You know, whenever there is a natural disaster we always see real-time pictures and video over the drama that it wrought. But we hardly ever see the after pictures or any of the clean up effort outside of the first few days.
So how does a major natural disaster change a place long term? Seeing as I just lived through “the biggest typhoon of the year” and I’ve been watching it firsthand, I thought I would report.
Now, keep in mind, while it was one of the biggest storms to hit Xiamen in decades, the city was pretty ready for it. Outside of broken signs and a lot of shattered glass, the biggest problem was fallen trees. Not only did tens of thousands of trees fall in the high winds, but they smashed cars and buildings in the process. (Check out my previous blog post for pics on that.)
Xiamen is a gorgeous city with trees serving for more than just aesthetics. They are also necessary to keep things cooler in the unrelenting, sub-tropical climate. Losing them is more of a loss than just eye candy.
Luckily a lot of the trees just toppled right over, which meant their roots and the tree itself was still healthy. If they could be replanted immediately then they could continue to grow.
But first order of business was clearing the roads and sidewalks. China can mobilize large groups of people in a very short time frame and before you knew it there were groups everywhere. The military training in the school stopped immediately as the army guys who were leading it were called to help clean up the city.
Then the students, with no military training anymore, were called to go out in small groups and start cleaning up the campus. In addition different volunteer groups went out (including some foreign teachers who wanted to pitch in). In the expat community word went round for group cleanup days in different locations around the city.
A lot of people chipped in and the main priority, after clearing the roads, was keeping the trees alive. There was a flyer being passed around social media where the government was encouraging people to at least cover the exposed roots of a tree with a blanket or towel and keep it wet, hoping that would be enough to save the tree before it could be re-planted.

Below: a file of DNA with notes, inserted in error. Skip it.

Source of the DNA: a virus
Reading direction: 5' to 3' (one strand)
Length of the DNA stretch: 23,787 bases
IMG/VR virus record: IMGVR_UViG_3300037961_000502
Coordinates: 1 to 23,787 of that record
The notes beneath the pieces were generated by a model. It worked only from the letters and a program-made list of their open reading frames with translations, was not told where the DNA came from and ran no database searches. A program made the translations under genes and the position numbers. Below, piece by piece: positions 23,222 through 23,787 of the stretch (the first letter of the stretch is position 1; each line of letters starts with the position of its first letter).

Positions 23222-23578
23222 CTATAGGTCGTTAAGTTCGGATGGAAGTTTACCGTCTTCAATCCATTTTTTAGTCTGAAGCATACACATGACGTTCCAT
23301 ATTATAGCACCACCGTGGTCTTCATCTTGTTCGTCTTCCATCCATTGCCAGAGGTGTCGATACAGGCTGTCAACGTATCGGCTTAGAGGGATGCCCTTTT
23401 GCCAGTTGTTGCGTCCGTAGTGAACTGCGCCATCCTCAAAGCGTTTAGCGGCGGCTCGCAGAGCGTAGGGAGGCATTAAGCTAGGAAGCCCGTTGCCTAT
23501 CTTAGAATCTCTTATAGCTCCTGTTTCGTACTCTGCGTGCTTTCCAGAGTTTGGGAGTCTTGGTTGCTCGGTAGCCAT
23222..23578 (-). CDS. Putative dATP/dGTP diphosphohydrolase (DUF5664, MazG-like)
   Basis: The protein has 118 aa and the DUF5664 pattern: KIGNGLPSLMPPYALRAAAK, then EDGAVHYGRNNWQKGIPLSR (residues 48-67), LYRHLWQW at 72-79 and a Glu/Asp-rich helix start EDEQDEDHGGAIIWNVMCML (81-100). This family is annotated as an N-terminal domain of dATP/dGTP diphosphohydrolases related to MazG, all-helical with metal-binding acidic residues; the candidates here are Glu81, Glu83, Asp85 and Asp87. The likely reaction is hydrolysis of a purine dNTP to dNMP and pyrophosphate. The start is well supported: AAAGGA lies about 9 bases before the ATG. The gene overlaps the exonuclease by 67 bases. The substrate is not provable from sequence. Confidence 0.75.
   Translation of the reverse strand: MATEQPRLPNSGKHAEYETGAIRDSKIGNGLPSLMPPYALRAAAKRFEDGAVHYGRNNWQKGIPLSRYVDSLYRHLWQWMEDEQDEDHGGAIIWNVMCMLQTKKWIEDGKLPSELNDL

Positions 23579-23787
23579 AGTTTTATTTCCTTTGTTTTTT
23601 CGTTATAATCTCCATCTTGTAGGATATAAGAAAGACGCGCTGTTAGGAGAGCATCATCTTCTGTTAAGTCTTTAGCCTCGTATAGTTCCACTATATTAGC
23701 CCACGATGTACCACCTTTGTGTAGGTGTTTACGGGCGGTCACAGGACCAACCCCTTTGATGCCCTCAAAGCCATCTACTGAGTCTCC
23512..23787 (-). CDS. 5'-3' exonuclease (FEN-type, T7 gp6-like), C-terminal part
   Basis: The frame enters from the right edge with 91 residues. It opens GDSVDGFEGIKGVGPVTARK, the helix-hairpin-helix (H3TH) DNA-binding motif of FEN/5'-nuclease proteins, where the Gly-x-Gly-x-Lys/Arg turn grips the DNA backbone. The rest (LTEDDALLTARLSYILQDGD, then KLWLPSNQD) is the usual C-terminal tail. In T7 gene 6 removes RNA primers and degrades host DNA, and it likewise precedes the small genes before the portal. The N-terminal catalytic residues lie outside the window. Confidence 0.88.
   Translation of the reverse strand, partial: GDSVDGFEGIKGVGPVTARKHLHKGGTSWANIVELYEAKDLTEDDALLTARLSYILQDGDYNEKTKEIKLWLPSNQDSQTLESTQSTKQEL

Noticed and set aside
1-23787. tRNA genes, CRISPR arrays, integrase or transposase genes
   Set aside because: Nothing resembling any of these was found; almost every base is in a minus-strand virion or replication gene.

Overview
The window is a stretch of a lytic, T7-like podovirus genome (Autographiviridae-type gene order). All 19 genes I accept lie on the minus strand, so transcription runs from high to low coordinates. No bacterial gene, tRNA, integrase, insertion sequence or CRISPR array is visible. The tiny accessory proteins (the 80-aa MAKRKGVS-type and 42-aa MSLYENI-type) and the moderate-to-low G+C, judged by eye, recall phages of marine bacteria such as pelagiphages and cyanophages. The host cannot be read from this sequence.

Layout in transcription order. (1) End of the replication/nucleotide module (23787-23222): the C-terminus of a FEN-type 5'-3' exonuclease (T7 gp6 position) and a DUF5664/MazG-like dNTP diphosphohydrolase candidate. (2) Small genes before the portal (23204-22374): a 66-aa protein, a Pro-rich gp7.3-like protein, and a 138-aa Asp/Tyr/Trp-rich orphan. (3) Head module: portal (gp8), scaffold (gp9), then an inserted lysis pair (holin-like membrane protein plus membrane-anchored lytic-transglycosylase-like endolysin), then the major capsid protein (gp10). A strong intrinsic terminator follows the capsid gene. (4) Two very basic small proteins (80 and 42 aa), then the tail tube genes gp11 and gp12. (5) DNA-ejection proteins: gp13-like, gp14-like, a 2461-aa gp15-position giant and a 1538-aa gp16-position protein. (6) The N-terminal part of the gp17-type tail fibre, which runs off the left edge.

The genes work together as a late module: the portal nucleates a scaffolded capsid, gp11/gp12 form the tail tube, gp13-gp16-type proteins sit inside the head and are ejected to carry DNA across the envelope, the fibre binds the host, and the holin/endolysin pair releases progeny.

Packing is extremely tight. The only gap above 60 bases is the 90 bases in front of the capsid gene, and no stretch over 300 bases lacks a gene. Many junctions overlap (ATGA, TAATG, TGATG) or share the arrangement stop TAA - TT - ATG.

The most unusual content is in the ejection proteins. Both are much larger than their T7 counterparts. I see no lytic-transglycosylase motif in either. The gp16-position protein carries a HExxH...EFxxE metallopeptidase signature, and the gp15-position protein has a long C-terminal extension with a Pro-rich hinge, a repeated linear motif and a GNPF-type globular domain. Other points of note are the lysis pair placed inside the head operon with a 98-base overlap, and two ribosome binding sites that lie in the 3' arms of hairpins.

Within about two weeks most of the damage had been fixed as best as possible. A lot of trees were replanted but for some it was too late. They continued to withered and die, and on my campus they went through about a month later and removed the dead trees or branches.
Elsewhere in the city you can still see a lot of missing signs, or some crazy bent metal on the sides of buildings. It doesn’t seem to bother anyone and I think it will be slow to fix. It’s been a few months now and while my coach fixed the doors in his badminton courts, he still hasn’t gotten a new sign (his old one was destroyed).
But the saddest, and most obvious loss is the trees. The ones that are still standing lost a lot of their branches and the sad little top-less trees are a reminder that the storm happened. Even when they were able to save the trees, the roots are now weak, and barely in the soil. So each tree has a little bamboo trio around it to keep it standing tall. Though if we get another typhoon they will be knocked down easily.
Also, more selfishly, waiting at the bus stop now SUCKS. There used to be one tree, a big one, and everyone would kinda gather under it waiting for the bus. Now there is nothing and the heat, mixed with the busy road and the sidewalk, make it pretty unbearable to wait for the bus (and this is in October, I can’t imagine how horrible July will be.) I felt like I was almost gonna pass out the other day, that’s how hot and unrelenting the sun was in OCTOBER. And there is no place within walking distance to stand, not even a store awning or anything.
But considering the storm didn’t kill anyone here, or topple any major structures I think that’s a small price to pay. We have had a few typhoons since then, but they have hit Taiwan first, or gone further south, and all we’ve had was a bit of rain and wind. The sad empty trees have even started sprouting new green leaves thanks to Xiamen’s ideal hot and humid climate.